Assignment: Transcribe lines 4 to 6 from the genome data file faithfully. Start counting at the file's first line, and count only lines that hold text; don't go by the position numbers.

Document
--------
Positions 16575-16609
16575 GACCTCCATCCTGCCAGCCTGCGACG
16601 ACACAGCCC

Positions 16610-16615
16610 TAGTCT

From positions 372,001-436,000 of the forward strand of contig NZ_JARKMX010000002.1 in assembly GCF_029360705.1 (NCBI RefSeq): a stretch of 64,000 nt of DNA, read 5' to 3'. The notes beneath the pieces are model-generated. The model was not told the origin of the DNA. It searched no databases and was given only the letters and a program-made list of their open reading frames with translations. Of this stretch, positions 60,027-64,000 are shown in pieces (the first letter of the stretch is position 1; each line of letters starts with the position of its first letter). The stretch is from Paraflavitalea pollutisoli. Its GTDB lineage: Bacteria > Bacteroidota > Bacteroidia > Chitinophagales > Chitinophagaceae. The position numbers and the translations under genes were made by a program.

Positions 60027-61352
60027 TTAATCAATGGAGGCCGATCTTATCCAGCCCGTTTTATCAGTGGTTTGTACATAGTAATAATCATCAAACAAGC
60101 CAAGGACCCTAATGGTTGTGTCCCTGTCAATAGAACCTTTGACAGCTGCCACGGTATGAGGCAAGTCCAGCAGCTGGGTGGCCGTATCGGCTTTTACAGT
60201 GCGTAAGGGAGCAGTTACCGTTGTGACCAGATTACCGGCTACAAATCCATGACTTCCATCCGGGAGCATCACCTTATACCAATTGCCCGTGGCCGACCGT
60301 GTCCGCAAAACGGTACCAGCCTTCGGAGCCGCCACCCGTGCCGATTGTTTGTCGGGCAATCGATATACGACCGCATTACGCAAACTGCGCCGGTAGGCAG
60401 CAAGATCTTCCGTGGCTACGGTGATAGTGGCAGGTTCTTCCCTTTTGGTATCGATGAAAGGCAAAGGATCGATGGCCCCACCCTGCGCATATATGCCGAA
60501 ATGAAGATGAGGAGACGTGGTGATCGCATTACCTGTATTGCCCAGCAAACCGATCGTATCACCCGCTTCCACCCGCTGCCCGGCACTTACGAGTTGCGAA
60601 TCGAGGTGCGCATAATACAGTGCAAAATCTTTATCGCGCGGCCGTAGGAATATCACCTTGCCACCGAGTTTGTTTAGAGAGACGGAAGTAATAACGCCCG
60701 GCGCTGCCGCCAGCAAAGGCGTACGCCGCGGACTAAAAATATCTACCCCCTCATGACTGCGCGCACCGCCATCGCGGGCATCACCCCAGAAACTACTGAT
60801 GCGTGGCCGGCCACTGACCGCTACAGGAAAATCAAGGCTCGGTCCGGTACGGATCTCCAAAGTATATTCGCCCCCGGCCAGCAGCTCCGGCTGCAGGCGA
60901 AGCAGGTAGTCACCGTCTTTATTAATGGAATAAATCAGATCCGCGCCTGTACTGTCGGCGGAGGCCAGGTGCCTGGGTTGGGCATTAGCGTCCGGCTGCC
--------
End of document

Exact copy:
Positions 16610-16615
16610 TAGTCT

From positions 372,001-436,000 of the forward strand of contig NZ_JARKMX010000002.1 in assembly GCF_029360705.1 (NCBI RefSeq): a stretch of 64,000 nt of DNA, read 5' to 3'. The notes beneath the pieces are model-generated. The model was not told the origin of the DNA. It searched no databases and was given only the letters and a program-made list of their open reading frames with translations. Of this stretch, positions 60,027-64,000 are shown in pieces (the first letter of the stretch is position 1; each line of letters starts with the position of its first letter). The stretch is from Paraflavitalea pollutisoli. Its GTDB lineage: Bacteria > Bacteroidota > Bacteroidia > Chitinophagales > Chitinophagaceae. The position numbers and the translations under genes were made by a program.